Fill in the Blanks with Accessibility Programs Manager Matti Hammett

March 5, 2021
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Everyone on staff at the Houston Museum of the Natural Science is dedicated to making sure that every inch of the museum is accessible to each patron that comes through our doors. One of those people whose job revolves around this is Accessibility Programs Manager Matti Hammett.

Hammett has been on the HMNS team in some capacity since 2010. In 2015 she began in earnest making strides towards full accessibility at the museum, cultivating an environment of understanding and compassion. The love of science and the natural world forms a connection that everyone can tap into, a base of similarity. To steal a phrase from someone who is much smarter than me, we are (all) made of star-stuff.

From left to right; Matti Hammett, Julia Russell & Sahil Patel.
(BCE: Before Covid Era)

As co-chair on the committee for advancing museum accessibility, Hammett works closely with Sahil Patel and Julia Russell. This innovative trio has headed up the institution of a variety of amenities for families, including visual vocabulary cards, sensory guides, and periodic sensory-friendly events. While COVID-19 has slowed these things down, Hammett and her cohorts have continued to look for ways to improve HMNS.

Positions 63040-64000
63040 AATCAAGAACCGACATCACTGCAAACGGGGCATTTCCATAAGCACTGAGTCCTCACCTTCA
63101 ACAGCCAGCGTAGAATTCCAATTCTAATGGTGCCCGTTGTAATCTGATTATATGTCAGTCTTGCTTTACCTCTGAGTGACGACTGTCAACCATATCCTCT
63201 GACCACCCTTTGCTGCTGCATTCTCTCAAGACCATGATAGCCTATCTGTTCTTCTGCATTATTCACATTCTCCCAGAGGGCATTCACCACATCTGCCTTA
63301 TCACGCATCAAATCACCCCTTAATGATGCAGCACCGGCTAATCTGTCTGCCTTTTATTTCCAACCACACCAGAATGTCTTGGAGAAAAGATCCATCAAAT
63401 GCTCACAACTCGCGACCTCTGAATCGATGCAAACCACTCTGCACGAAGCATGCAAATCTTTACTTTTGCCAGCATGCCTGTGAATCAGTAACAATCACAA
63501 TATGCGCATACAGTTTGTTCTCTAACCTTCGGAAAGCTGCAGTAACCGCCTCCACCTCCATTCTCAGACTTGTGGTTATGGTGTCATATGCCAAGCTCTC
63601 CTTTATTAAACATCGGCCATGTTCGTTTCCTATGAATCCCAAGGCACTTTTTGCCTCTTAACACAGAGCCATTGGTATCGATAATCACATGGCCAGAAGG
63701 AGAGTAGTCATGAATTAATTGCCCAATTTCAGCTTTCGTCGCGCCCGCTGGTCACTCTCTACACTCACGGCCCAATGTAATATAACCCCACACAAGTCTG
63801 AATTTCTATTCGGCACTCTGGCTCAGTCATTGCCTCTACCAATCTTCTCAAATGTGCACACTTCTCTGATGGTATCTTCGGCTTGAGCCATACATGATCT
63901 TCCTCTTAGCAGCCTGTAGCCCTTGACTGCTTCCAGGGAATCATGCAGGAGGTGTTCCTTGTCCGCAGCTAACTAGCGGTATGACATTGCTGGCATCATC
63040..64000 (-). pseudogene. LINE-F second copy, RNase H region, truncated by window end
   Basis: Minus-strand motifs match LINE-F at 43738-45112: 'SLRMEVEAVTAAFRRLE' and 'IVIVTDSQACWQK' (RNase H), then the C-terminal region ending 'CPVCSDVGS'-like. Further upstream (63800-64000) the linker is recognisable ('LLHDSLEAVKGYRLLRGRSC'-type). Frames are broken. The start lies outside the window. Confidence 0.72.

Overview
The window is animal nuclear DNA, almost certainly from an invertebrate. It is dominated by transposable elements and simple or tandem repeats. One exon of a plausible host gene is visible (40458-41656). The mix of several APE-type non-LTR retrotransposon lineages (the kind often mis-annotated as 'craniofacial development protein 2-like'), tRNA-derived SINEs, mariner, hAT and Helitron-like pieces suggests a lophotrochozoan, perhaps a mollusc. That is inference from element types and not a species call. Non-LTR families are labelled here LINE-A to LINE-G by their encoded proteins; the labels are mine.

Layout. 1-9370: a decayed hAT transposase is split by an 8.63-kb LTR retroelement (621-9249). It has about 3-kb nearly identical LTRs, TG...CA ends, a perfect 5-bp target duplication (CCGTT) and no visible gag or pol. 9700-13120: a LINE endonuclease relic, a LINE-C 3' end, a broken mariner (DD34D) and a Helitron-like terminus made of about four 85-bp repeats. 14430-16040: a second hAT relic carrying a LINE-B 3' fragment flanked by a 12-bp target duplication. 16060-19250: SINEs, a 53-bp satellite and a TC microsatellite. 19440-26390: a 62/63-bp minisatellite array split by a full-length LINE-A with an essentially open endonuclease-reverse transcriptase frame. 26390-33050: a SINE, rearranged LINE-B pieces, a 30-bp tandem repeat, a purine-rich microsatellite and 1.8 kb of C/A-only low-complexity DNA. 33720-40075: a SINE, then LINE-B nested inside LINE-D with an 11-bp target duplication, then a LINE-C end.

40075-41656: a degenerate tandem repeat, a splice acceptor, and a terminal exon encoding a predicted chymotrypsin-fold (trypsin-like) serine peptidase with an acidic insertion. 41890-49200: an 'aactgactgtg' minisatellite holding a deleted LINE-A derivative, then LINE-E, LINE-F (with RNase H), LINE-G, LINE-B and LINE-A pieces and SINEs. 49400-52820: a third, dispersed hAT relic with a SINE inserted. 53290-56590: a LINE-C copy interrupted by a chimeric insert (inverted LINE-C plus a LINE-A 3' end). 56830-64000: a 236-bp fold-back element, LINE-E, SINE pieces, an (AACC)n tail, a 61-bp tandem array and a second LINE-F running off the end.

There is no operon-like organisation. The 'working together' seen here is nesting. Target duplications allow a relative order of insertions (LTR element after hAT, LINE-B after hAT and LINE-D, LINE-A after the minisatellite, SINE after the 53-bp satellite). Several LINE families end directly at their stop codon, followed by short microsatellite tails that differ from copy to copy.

The “Access HMNS” app is used by parents and educators alike to guide them through the museum’s diverse exhibitions. Other resources include the noteworthy “Sensory Backpack” initiative. These backpacks, available for checkout at museum services, include fidget toys, stuffed animals, ear defenders, and sunglasses, among other things. These items ensure that families have a comfortable, sensory-friendly visit at HMNS.

Sensory Backpack available upon request at HMNS Museum Services desk.

In addition, she’s also closed gaps that existed between the museum and the blind and deaf communities. There are “touch tours” for blind and low-vision guests, tactile stations, and assisted listening devices for tours and lectures. Hammett and her team have also facilitated special training for our customer-facing staff, providing them with the knowledge and understanding to provide a welcoming and warm experience for all patrons. In 2020, she lead the charge on the installation of adult changing tables in some of our public restrooms, helping assist families when nature calls.

This is all a fancy way of saying that Hammett and her squad have made HMNS a loving and compassionate place for everyone. Her enthusiasm and dedication have proved infectious and a little bit of Matti has rubbed off on all of us.

“At HMNS you have the power to change lives,” says Hammett.

Let’s let Matti tell her story!

Paleontology Touch Tour
(BCE: Before Covid Era)

If there is one thing I have learned at HMNS… it’s that science is for everyone!

In my various roles at HMNS, I’ve gotten the chance to work with all sorts of amazing folks – from summer campers to educators, to people with disabilities and beyond (not to mention all my nerdy coworkers). What’s clear to me is that science connects us all.